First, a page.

Writers Who Stole Their Best Work from Other Authors

Plagiarism is one of the most frowned upon acts in the writing community. Entire careers have been ruined as a result of it, but that still hasn’t deterred others from doing the same. And although some may have gotten away with it, the old saying “what’s done in the dark, will always come out in the light” exists for a reason. Here are five examples of writers whose best works were blatantly stolen from other authors.

1. Alex Haley

Roots, published in 1976 by Alex Haley, was one the most acclaimed novels at the time of its release. But it didn’t take long for Haley to be hit with two lawsuits: one by a well-respected female author who claimed he stole much of her work (he won) and then by Harold Courlander who alleged that Haley plagiarized his fictional novel “The African.” The lawsuit dragged on for weeks and ended with Haley settling the suit with Courlander for an undisclosed amount. Both these lawsuits and other similar incidents permanently damaged Haley’s reputation.

2. Cristiane Serruya

In 2019, it was discovered that Brazilaian romance novelist Cristiane Serruya’s bestseller was riddled with other people’s work, word-for-word. It was Courtney Milan who first discovered the theft after spotting her own work. She quickly posted it on her blog which drew the attention of other writers who also accused Serruya of stealing from them. Rather than deny the plagiarism, she threw her ghostwriter under the bus, alleging that they were to blame, not her. The accusations must’ve been true because she quickly shut down both her website and Twitter account.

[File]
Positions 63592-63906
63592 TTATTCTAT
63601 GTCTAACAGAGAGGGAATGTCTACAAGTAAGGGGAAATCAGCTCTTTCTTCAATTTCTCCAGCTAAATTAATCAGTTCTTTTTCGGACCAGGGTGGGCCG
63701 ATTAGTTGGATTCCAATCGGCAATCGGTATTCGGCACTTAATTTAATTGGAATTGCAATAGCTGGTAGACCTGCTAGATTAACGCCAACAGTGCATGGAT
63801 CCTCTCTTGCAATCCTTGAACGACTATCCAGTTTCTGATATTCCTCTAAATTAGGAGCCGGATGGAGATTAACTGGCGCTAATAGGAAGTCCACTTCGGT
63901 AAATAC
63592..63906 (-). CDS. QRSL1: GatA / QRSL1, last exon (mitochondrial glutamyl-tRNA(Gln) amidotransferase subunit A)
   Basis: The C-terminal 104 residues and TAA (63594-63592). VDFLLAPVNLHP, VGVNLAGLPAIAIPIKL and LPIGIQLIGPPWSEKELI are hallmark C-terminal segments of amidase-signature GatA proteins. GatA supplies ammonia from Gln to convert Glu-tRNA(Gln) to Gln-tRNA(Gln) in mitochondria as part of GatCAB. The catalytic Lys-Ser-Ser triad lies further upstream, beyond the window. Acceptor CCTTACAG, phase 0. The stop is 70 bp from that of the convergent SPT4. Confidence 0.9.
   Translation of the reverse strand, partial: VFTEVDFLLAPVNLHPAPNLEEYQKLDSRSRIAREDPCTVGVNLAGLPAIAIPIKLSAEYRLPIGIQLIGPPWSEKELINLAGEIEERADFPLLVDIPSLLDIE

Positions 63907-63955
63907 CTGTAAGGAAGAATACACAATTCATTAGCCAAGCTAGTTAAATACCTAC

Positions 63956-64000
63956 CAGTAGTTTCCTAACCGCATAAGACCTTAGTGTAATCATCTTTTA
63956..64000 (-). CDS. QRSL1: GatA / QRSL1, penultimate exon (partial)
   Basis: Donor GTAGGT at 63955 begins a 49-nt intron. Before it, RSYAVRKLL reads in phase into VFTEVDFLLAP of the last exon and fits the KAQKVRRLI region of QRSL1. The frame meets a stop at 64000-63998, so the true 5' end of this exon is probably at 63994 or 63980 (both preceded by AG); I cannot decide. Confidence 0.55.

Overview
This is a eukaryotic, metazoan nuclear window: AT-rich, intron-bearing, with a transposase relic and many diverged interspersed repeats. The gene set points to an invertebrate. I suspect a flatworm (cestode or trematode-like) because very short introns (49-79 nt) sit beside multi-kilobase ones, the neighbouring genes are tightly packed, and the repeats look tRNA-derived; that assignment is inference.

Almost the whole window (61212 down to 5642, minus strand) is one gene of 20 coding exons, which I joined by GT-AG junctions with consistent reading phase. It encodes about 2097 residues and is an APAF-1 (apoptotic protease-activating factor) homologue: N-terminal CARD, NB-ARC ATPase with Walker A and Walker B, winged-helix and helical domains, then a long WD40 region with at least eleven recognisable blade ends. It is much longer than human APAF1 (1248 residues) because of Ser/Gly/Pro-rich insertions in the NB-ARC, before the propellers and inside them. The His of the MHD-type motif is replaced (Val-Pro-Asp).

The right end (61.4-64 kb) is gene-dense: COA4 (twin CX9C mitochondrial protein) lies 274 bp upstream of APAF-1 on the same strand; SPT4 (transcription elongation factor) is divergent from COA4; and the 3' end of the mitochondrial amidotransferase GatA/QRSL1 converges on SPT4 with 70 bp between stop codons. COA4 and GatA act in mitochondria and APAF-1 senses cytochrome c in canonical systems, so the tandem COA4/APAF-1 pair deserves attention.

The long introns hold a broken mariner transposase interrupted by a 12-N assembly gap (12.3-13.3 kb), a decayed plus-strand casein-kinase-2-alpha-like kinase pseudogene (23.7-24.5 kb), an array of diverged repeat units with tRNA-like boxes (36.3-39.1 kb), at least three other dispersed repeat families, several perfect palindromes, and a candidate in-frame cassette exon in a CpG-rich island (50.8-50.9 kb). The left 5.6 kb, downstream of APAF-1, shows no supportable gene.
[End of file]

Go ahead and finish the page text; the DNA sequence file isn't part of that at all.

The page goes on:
3. William Lauder

William Lauder’s story is one of the earliest and most embarrassing cases of plagiarism. Dissatisfied with the lack of public recognition, the classical scholar for the Edinburgh University hatched an elaborate plan to improve his reputation. He wrote a series of essays to prove that John Milton’s Paradise Lost was plagiarized and filled with stolen quotations. But the “evidence” he provided was downright false and he even inserted lines from Paradise Lost into the Latin translations of older works. The fraud was quickly detected and Lauder was shunned so badly that he ditched academia and became a shopkeeper in the West Indies.

4. Stephen Ambrose

Stephen Ambrose was a highly respected historian, most noted for his autobiographies of U.S. President Richard Nixon and Dwight D. Eisenhower. But when another historian accused him of plagiarizing his work, Ambrose claimed he had failed to add quotation marks and gave the writer his credit. This incident sent Forbes magazine writers down a rabbit hole where they discovered that Ambrose had failed to acknowledge the work of several other writers. When questioned, Ambrose made zero effort to apologize and instead, created excuses to justify his actions. It is also believed that his autobiography of Dwight D. Eisenhower was fabricated as the former president was nowhere near the location of the supposed interview Ambrose claimed he was at.

5. Jill Abramson

In a twist of irony, Jill Abramson, the former executive editor of The New York Times, was accused of plagiarism despite her writing a book that criticized low-quality journalism and the lack of credibility. Abramson initially insisted that she did not steal anyone’s work and her publishers joined her defense, saying that the book was “meticulously sourced” but they were still willing to make revisions if necessary. Eventually she conceded and finally admitted to the mistake, blaming it on her poor note-taking skills and claiming that the entire ordeal was unintentional.

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